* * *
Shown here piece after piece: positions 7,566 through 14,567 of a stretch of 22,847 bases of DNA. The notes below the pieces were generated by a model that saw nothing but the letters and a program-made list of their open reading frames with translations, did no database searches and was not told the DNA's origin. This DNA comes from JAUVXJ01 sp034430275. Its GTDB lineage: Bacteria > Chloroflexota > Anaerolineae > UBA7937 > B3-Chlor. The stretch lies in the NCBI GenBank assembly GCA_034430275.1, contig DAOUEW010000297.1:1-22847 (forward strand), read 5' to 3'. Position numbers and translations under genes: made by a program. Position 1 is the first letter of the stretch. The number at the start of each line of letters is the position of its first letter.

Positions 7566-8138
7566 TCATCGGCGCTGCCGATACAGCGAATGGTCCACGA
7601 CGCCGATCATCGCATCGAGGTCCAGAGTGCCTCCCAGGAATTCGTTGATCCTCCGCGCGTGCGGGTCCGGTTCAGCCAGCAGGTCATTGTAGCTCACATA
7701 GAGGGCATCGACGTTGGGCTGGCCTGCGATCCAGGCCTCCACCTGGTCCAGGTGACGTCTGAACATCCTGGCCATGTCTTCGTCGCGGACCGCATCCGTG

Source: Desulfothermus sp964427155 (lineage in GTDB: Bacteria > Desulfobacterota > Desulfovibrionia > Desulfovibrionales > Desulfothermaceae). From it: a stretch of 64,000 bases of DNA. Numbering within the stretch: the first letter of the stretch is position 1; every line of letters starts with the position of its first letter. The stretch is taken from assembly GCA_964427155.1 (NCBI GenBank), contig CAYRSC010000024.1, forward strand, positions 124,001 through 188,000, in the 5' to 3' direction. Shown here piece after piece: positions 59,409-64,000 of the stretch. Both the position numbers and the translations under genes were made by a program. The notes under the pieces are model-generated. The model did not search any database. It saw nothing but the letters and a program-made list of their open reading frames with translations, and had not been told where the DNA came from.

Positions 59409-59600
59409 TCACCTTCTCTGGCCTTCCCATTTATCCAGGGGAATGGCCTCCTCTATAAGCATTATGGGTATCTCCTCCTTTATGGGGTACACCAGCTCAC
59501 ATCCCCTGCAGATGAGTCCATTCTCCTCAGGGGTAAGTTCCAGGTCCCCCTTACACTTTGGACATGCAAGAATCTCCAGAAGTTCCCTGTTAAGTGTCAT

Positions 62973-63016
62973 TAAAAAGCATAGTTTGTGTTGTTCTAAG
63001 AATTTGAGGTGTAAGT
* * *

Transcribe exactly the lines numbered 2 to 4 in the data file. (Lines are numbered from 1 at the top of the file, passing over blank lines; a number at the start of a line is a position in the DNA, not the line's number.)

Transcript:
Positions 7566-8138
7566 TCATCGGCGCTGCCGATACAGCGAATGGTCCACGA
7601 CGCCGATCATCGCATCGAGGTCCAGAGTGCCTCCCAGGAATTCGTTGATCCTCCGCGCGTGCGGGTCCGGTTCAGCCAGCAGGTCATTGTAGCTCACATA